“…only a convention”

April 1, 2009

Welcome to the first post in my “logic malpractice” category. In this category, I will document various actions and words by nominally (and seriously) qualified logicians that are so wacked out as to constitute malpractice (if anyone comes to harm). I’ll usually document such words when they could cause confusion in the logic laity. Our first entry comes from a post by Pat Hayes:

Most conventional logical notations segregate relations from the things (“individuals”) they are relations on. OWL-DL and the OBO Foundry logics follow this ‘segregated’ convention. However, this is only a convention, and there is no fundamental logical requirement why this must be done: OWL-Full, RDF and Common Logic all do not make any strong distinction between relations and other entities.

Full disclosure: I am not speaking with Pat since he publicly accused me and some others of falsifying an academic paper in order to “destroy RDF”. Note that Pat was wrong on the technical point (check the rest of the thread) and does not retract his appalling remark.

Sad, isn’t it. That doesn’t mean I can’t document his malpractices of course!

So what’s wrong with this quote? Critically, it presents the standard sorting of first order logic as a “mere convenience” which has little to no serious implications for the logic (“there is no fundamental logical requirement why this must be done”). This is well-known to be utterly false. While you can lift the sorting of the user defined vocabulary, there are several different ways to do it and they radically different effects. If you also lift the sort distinction between user defined vocabulary and the logical vocabulary, things get even messier (see OWL Full).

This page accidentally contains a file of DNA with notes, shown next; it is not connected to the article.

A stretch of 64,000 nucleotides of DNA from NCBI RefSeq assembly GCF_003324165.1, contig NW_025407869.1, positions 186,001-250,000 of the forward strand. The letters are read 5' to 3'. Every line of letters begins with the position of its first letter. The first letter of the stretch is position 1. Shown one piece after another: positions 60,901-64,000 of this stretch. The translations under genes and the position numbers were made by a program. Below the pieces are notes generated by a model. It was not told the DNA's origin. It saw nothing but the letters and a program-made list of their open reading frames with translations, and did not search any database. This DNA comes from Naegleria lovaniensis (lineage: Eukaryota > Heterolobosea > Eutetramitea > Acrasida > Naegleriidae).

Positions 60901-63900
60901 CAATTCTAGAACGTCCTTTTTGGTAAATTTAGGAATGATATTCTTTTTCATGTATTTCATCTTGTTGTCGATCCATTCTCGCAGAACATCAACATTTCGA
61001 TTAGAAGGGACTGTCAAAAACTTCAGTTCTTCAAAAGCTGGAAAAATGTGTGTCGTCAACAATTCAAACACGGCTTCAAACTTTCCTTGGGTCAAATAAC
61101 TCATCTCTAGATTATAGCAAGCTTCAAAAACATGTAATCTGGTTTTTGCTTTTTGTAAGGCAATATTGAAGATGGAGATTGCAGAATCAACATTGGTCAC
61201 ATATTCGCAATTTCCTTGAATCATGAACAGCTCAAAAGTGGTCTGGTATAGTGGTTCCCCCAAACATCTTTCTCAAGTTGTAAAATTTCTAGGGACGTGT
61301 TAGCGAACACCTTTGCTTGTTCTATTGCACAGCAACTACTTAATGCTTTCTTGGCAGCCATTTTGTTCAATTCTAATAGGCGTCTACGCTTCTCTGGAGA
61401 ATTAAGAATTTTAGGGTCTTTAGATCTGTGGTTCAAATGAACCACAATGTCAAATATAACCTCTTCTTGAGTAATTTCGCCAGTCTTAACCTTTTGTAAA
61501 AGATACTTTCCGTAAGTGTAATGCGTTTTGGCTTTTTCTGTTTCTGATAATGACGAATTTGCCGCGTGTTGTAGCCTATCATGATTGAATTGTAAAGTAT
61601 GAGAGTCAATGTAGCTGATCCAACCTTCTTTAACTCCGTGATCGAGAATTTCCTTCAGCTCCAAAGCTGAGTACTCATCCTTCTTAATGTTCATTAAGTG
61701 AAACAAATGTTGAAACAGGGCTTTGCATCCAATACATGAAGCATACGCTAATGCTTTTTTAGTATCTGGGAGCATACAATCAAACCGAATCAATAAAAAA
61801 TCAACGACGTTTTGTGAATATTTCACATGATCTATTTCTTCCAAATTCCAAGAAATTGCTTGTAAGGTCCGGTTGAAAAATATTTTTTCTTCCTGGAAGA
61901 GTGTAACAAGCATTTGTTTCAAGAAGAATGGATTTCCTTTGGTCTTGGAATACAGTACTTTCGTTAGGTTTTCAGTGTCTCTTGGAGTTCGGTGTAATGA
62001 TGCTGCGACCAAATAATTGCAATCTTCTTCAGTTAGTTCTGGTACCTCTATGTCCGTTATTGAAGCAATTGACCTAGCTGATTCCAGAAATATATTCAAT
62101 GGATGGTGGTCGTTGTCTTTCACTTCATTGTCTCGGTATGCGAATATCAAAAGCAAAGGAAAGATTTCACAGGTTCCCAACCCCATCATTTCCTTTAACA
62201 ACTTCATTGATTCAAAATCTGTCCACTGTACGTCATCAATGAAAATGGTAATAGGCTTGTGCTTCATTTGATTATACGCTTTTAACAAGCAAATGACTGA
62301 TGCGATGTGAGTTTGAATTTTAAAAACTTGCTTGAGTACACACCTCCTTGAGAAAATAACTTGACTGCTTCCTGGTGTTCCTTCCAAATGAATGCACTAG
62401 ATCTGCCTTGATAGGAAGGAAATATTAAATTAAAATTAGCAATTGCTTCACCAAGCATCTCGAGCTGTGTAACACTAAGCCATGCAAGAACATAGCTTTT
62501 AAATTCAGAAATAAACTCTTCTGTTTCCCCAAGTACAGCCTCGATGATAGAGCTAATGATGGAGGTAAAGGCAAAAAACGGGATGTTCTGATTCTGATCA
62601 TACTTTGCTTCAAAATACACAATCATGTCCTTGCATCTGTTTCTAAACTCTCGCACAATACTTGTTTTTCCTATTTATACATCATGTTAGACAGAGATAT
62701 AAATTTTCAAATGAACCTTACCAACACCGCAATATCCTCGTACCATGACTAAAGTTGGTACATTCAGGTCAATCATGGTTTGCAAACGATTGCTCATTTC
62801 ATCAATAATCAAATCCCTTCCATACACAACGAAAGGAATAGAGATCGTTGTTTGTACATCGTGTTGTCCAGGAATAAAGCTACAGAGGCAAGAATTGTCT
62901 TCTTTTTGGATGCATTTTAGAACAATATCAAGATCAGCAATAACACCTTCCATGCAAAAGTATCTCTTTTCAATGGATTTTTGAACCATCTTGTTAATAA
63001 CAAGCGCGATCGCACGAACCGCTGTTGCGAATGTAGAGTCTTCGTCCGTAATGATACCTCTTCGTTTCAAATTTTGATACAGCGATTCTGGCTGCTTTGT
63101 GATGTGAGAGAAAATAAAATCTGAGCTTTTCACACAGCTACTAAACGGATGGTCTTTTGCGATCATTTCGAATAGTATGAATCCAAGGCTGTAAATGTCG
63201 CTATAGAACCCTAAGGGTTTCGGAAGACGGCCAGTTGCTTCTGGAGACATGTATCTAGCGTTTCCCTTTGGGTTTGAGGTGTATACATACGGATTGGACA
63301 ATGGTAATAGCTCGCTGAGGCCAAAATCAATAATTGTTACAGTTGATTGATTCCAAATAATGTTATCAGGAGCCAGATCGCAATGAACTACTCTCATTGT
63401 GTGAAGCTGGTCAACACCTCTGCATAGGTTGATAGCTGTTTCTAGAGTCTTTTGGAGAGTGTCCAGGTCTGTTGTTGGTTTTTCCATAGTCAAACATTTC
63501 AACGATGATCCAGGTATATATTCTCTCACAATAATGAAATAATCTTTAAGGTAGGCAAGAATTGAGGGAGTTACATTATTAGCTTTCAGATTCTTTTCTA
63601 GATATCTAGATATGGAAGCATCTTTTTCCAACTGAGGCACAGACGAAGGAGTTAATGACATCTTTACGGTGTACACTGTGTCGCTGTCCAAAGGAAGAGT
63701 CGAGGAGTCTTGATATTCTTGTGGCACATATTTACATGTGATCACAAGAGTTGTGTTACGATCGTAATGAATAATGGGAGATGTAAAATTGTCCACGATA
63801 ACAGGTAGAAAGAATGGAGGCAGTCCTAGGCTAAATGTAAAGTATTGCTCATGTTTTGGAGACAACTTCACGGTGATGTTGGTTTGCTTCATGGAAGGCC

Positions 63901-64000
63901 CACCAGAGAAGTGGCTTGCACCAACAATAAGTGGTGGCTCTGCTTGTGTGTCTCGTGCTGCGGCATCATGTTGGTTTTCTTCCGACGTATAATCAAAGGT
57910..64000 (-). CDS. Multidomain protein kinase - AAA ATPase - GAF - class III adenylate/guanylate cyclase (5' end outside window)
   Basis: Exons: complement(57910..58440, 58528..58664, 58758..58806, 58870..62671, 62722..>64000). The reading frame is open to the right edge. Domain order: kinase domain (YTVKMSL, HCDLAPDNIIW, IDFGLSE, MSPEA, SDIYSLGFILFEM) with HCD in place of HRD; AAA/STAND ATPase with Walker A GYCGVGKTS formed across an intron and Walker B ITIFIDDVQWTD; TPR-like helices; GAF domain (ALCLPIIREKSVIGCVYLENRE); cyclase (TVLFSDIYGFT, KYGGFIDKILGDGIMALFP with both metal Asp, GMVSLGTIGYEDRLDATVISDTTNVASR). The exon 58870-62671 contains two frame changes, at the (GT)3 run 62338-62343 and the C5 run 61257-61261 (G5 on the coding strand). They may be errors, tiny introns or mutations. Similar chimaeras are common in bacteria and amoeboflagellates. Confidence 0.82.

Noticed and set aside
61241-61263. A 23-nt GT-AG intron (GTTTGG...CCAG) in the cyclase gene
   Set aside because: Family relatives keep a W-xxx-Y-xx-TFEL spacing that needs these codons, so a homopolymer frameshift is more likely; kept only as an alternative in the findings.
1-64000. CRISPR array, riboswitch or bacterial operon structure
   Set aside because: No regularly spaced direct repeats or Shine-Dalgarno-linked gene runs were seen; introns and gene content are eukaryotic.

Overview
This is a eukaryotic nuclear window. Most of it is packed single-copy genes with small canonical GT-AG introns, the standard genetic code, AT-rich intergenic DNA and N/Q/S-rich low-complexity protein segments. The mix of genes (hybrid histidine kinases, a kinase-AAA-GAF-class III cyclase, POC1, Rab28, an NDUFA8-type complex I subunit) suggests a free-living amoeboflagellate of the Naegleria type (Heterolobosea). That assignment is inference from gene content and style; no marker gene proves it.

Of course, it depends on how you do it. In OWL 2, we allow “punning” which breaks the sorting without and semantic implications at all. That is, we allow the sort of an occurrence of a term to be determined by its syntactic position. Thus, by simple syntactic analysis, we can rewrite each name in the logical theory to incorporate its sort (e.g., C_a_unary_predicate vs. C_a_logical_constant and then separate the terms in the normal way. Going beyond this is tricky. For a nice analysis of some key liftings, see Boris Motik’s paper on metamodeling in OWL. (He includes a discussion on punning.)

To suggest otherwise is serious malpractice. To phrase your malpractice in weasel words (i.e., no fundamental logical requirement) lifts it from culpable negligence to, at best, criminal negligence with a strong suggestion of malice. (The weasel words are there, IMHO, so that when challenged on this point, Hayes can backpedal with “What I say is technically TRUUUUUEEEE!!!!!! The problems aren’t fundamental since you CAN work around them and still have an “essentially” first order logic. Thus they aren’t a REQUIREMENT either!?111.” But this is malpractice. Even expert logicians, steeped in the field, might well find Pat’s suggestion surprising. But they are in a position to check and evaluate the various ways of breaking the basic sorting. The general public isn’t. The connotation of Hayes’ line is that the sorting is piddling and rather unimportant. That’s so not true.) The suggestion to the logical novice that this is an easy peasy thing that has been relaxed many times without problem and what ho! see OWL Full and Common Logic is really off the charts. At the moment, it’s still unknown if OWL Full is consistent. That’s not a trivial matter.

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